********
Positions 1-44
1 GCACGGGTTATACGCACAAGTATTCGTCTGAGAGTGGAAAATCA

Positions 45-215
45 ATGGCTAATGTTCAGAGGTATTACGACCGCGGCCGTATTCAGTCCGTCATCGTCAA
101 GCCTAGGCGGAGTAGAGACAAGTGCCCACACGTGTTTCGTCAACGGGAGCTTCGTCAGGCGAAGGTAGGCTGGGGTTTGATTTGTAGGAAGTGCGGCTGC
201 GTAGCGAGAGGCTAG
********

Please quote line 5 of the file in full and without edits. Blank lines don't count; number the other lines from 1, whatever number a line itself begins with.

101 GCCTAGGCGGAGTAGAGACAAGTGCCCACACGTGTTTCGTCAACGGGAGCTTCGTCAGGCGAAGGTAGGCTGGGGTTTGATTTGTAGGAAGTGCGGCTGC